What I’ve done recently is come up with three options/approaches to helping others become Scrum Masters.

  1. The coach leads

    With this approach, the coach plays the role of the Scrum Master, while the soon-to-be Scrum Master watches, and helps. Then, after a while (depending on their comfort level), there is a switch, and the coach becomes the observer/helper.

  2. The coach observes

    Here, the new Scrum Master will be the acting Scrum Master. However, the coach will be there to observe (and help) while the new Scrum Master is facilitating. The coach would only correct/advise/encourage in private.

  3. The coach advises

    In this scenario, the coach is not directly involved in any of the ceremonies. They are only there to advise. The new Scrum Master and coach would regularly meet to go over gotchas, issues, etc.

  4. Coach? What coach?

    This is how I learned. We didn’t have a coach. But, we were completely free to do what we needed to do to be successful. And, there was complete buy-in from the team and leadership. Oh, and we were allowed to make mistakes. And, I think what really made it work was that none of us had any “baggage” from other environments. I recently had change careers (retail to software), and most of the folks on the team were relatively fresh college graduates. After working with many teams, I’ve found that this is indeed a rare situation.

I give my team (and anyone else in the organization who wants to be a Scrum Master) those three options. #2 is the most popular. However, I just had someone pick #3.

So, which the best option? It depends. It depends on the experience of the new Scrum Master and of the team. It also depends on who the coach is in the organization. For example, I am a manager where I work. I don’t have the word “coach” in my title, even though this is something that I am responsible for. As with most organizations, having “a manager” present may send the wrong message, no matter how cool you think you are! There are some teams where there would be no issue, but there may be others where it might be questionable. You have to be aware of this, and make your decision accordingly.

As an independent consultant (coach), who is brought into an organization to introduce Scrum, then #1 is typically the best. If the coach is there to help “improve” their implementation of Scrum, or if maybe the organization is backsliding, then maybe #2 is best. When there are experienced Scrum Masters that are experiencing new situations and need to just bounce ideas off of someone, then #3 is best.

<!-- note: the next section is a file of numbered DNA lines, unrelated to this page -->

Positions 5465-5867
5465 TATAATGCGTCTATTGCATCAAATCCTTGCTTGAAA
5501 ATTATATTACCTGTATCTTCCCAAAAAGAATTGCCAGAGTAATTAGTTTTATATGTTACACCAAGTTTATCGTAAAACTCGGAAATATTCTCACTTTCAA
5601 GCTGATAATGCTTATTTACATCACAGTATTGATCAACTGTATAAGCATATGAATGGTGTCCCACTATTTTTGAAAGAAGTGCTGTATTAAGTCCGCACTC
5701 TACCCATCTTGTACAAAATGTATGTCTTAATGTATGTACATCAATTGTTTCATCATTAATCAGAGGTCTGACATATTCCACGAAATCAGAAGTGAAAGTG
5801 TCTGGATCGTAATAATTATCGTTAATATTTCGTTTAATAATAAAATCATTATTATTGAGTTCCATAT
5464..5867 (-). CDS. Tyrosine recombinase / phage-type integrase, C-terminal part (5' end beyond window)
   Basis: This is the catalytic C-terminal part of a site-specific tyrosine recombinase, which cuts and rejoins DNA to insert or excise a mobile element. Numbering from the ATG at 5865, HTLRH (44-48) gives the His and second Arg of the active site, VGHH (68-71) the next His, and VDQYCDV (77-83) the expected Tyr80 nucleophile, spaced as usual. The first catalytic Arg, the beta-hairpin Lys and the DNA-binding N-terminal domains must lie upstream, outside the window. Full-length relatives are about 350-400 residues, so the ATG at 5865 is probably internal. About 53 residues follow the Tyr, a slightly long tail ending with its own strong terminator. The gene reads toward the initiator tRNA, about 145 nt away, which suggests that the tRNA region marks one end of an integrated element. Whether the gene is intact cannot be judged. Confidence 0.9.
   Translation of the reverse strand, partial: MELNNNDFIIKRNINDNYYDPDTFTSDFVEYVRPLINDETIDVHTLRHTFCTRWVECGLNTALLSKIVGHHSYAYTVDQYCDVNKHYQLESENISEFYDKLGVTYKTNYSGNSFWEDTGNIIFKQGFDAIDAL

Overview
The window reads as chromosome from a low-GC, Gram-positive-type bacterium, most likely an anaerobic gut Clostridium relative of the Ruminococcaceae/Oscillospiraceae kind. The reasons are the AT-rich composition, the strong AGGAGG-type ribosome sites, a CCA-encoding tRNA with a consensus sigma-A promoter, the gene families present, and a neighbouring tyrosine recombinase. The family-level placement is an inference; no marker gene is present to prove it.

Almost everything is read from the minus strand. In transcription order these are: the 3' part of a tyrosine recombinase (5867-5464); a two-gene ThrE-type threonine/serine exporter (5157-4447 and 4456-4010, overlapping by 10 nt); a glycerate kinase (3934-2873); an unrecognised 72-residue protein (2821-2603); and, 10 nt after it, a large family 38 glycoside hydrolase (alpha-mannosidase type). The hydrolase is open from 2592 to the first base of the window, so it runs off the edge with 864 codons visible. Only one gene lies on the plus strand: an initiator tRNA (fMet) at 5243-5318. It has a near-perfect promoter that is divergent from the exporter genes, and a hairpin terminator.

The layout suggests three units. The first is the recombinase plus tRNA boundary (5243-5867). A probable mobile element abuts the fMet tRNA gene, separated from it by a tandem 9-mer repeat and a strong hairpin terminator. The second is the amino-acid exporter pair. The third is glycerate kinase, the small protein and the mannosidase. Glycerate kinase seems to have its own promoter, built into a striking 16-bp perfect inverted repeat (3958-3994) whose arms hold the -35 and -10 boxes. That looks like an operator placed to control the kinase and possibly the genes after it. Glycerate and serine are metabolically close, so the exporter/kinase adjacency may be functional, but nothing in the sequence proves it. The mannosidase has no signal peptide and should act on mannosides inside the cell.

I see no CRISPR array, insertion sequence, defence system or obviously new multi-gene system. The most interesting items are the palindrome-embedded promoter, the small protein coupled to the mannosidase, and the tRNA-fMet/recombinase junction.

As far as #4…I’ve heard about many teams that tried to “do it on their own”, and completely tanked. They didn’t have that utopian environment that is oh so rare. So, if you do decide to do it on your own, start reading. Read, read, read, and read some more. Blogs, books, and user groups. Ask questions on these user groups…you will find a wealth of knowledge and people who want you to be successful. Also, twitter will be your friend. Personally, I have gotten so much out of following Mike Cottmeyer, Alan Shalloway, Ron Jeffries, Scott Ambler, Mike Cohn, and Esther Derby (to name a few). They post awesome information and articles that are thought provoking and hard to find otherwise.

I would love to hear from others on this topic. What are the approaches you have taken in coaching, or have seen others take? How did YOU learn to be a Scrum Master?

Effective Meetings Mean More Than Discussing

Many companies have been trying to reduce the overhead of meetings, to no avail. I have a really simple idea. Never set up or attend a meeting where the goal is to “DISCUSS” things. Here’s some examples of meeting invites I’ve had over the years:

  • Discuss technology direction
  • Discuss production outage
  • Discuss ORM
  • Discuss contract

Of course these meetings never have agendas. And what work is actually accomplished? None! A friend of mine compared these kinds of meetings to bar conversations. You know those; lots of fun dreaming about “what ifs” and coming up with a plan on how to “make it big”. And what happens after those conversations? Nothing. It’s as if they never happened.

Let’s rewrite those meeting invites to be a bit more productive.

  • Decide whether to build the application using .NET or Java
  • Create an action plan that minimizes production outages and define a clear escalation path in the case that they do occur
  • Decide whether to use Hibernate or EJB
  • Decide whether to accept or reject the proposed contract

Notice that the verbs imply finality, “discuss” does not. “Decide”, “create”, “define” means that you will leave the meeting having made progress. You now have a definition of “Done” for the meeting. You will never know when you are “Done” discussing.